The current volume offers a retrospective look at Norita Dittberner-Jax's long career as a poet. The themes and images vary, as have the phases of her personal life, though the underlying continuum of family and community connections sustains the flow. Individual poems often strive to establish a coherent shape, a balance, a beauty, in the midst of challenging and sometimes dreadful experiences, including her beloved husband's last years with ALS and her own diagnosis of cancer. Several recent poems offer naked descriptions of the unexpected sanctity of quotidian events, of dealing with solitude and finding the blessing within seemingly vacant hours and days. From first to last, the poet writes of the comfort and beauty of the natural world, describing the rich life she's lived, her love of art, childhood memories, time spent in the classroom and traveling abroad, and the liveliness of the city. Wistfulness, joy, outrage, and desperation: it's all here, flowing with the lyrical pulse of a ancient Psalm.
Norita Dittberner-Jax was born and raised in the Frogtown neighborhood of Saint Paul, the sixth of seven children. She was educated in parochial schools and graduated from the (then) College of Saint Catherine. She started writing when her children were young, just as the Twin Cities area was becoming a center for creative writing with the emergence of the Loft. She taught English in the public schools of Saint Paul, and creative writing for the Writers-in-the Schools Program and at the Perpich Center for the Arts. Her second marriage, to Eugene Jax, brought international travel and a great interest in art. In retirement from teaching, she returned to academic life, earning an MFA in poetry from Hamline University. Norita is one of the poetry editors for Red Bird Chapbooks.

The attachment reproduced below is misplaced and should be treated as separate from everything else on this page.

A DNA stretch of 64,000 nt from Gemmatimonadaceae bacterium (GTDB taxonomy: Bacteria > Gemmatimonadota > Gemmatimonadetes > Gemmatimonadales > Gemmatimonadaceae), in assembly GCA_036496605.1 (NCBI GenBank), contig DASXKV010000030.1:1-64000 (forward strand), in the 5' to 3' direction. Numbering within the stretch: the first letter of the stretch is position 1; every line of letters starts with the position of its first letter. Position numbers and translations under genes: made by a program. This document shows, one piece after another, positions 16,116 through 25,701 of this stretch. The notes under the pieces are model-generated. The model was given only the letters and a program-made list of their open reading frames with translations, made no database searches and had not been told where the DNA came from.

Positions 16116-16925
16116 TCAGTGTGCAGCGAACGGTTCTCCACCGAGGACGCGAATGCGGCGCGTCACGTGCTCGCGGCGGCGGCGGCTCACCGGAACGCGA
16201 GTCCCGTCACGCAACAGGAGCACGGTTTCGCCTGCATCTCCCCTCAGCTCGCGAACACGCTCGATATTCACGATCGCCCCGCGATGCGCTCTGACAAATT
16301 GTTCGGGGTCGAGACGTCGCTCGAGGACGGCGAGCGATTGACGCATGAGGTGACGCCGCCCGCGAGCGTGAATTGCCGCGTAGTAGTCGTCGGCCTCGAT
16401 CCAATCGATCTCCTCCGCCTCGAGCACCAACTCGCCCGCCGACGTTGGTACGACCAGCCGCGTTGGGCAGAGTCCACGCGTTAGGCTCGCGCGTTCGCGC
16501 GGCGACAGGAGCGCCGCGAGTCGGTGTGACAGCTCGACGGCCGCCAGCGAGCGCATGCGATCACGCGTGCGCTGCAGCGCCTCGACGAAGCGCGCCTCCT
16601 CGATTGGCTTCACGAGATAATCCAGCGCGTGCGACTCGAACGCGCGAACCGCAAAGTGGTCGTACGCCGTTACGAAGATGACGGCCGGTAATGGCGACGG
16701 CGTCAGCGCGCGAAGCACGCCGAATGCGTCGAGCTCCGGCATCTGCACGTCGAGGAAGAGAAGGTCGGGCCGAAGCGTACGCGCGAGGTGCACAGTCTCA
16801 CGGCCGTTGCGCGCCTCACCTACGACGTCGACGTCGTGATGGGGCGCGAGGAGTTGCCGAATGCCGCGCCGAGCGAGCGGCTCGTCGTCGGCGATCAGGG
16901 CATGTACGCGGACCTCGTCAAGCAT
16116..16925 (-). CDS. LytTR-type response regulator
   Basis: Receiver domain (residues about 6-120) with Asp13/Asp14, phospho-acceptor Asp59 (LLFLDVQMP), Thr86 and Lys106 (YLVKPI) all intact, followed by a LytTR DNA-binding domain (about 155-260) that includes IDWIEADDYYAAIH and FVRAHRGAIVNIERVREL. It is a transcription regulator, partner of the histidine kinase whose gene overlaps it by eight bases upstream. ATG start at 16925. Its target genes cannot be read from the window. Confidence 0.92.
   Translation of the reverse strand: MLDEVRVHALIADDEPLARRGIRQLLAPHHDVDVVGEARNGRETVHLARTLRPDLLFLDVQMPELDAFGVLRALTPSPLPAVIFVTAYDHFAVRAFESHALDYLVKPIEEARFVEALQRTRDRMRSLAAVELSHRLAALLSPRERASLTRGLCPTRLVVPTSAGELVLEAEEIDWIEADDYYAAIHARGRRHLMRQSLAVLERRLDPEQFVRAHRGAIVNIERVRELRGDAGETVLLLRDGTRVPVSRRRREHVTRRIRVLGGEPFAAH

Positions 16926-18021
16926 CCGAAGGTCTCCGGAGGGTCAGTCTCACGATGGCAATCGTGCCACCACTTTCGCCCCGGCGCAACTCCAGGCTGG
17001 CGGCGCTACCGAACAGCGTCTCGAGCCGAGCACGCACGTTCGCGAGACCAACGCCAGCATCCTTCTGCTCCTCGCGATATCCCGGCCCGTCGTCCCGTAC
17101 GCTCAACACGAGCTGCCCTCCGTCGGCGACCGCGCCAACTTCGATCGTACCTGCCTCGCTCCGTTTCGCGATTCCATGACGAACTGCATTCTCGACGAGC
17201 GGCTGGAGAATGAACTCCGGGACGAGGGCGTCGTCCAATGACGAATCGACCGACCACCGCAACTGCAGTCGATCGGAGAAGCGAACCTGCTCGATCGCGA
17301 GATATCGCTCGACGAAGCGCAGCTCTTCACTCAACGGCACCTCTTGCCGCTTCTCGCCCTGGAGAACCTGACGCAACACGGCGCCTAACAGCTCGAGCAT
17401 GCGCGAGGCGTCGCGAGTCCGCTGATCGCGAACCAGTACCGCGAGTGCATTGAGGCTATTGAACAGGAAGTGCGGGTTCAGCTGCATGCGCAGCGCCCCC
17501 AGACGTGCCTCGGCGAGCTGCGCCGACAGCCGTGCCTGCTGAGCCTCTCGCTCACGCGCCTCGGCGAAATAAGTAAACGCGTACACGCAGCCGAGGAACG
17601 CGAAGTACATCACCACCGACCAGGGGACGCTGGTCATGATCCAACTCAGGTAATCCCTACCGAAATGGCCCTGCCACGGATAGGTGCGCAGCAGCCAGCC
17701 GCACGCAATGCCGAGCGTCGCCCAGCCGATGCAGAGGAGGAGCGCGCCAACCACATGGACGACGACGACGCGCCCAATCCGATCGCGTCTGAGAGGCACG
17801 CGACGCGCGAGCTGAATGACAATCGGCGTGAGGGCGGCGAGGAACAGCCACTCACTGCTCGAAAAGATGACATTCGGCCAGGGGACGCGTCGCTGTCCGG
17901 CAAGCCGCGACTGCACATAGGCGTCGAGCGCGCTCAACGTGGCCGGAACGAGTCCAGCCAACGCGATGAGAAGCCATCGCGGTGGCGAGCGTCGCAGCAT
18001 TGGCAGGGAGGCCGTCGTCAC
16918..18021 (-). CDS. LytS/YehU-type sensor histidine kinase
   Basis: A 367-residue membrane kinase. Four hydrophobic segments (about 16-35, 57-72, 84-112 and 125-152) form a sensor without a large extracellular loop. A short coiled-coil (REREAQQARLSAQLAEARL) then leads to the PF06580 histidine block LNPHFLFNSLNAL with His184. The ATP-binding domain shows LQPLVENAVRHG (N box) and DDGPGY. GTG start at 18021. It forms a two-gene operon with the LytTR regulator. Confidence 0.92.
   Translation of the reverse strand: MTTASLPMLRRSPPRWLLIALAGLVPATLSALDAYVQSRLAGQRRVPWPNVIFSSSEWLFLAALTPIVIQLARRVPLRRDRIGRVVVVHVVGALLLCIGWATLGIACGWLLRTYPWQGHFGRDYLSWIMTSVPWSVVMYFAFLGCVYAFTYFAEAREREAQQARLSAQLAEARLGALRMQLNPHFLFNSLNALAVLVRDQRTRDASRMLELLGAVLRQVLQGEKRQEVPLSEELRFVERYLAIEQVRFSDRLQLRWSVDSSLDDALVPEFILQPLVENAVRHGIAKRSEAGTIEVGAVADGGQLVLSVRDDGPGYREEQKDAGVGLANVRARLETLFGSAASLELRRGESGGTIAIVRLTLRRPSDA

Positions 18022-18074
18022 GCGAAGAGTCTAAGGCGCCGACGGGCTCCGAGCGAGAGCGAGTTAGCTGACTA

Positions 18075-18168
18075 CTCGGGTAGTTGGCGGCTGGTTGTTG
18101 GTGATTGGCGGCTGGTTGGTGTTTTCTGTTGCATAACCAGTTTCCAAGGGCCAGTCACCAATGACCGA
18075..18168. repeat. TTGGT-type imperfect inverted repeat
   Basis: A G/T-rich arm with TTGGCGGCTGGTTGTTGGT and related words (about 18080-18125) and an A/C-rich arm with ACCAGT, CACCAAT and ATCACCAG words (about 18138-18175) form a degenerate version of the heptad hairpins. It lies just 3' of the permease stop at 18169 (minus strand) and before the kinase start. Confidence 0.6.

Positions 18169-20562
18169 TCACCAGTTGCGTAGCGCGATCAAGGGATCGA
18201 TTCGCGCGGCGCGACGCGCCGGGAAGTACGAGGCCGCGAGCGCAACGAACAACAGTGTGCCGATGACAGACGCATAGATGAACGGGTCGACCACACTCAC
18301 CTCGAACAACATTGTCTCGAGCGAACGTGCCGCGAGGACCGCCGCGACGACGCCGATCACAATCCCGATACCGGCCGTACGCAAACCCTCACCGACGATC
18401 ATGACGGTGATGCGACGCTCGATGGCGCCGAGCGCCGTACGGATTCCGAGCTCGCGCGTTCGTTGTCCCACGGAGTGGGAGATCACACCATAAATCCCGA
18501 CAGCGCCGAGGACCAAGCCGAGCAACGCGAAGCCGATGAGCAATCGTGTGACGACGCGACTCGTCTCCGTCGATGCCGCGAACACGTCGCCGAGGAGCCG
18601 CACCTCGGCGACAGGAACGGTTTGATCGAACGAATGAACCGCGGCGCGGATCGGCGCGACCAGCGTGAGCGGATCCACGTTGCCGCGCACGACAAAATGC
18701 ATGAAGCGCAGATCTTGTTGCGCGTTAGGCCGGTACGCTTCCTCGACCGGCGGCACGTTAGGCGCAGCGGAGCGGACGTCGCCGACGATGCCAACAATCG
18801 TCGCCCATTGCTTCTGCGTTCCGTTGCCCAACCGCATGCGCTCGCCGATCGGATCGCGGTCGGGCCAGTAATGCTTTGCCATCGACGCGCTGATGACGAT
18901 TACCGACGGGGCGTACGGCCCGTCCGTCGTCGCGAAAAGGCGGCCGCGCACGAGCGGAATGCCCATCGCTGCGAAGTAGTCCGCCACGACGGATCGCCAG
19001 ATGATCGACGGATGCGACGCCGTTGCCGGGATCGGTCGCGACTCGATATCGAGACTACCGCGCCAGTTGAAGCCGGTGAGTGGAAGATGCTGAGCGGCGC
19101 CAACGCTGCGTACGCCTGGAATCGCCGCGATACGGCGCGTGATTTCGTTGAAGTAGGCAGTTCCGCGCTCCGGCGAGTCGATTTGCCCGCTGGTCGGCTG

"What a profound gift to have Norita Dittberner-Jax's new and selected poems gathered in these pages. This collection charts the journey of time—of deep love and loss, homes and unfamiliar lands, the tethering to friends and family—with reverence and awe. Everything from silence to rivers to song is worth savoring. Love it all, this poet reminds us, and I do. I have been a fan of her books across the decades, but this sacred collection is a blessed reminder to live fully and love fearlessly." - Sheila O’Connor
"The poems in World Enough and Time never stray too far from home, yet the mystical world is always, somehow, hovering near. Like the work of May Sarton or Jane Kenyon, Dittberner-Jax's poetry is built around the scaffolding of her life. It carries her 'suitcase of loss'—her neighborhood, the paintings she loves, postcards, poems about dogs, an endearing love for husband and children. Yet it remains untethered and universal, and the reader can always find an open door. These are poems to remember and live by." - Joel Van Valin
"Norita's is an assured and steady voice, fearlessly and tenderly telling life as it is. In this expansive collection of past publications and new, her language is both spare, revealing heartbreak or intense experience, and fulsome, as at a family feast where gratitude presides with joy and good company. The poet is uncommonly brave in facing both large questions and small cruelties, staring down history at Birkenau and memories of a child's shame before a mean teacher. The body—hers and her beloved's—is a subject, whether she is describing the machinery of illness or the peace of her own body as 'a long afternoon, / with only the slightest of winds.' This is a collection that the reader will savor and return to many times." - Carol Masters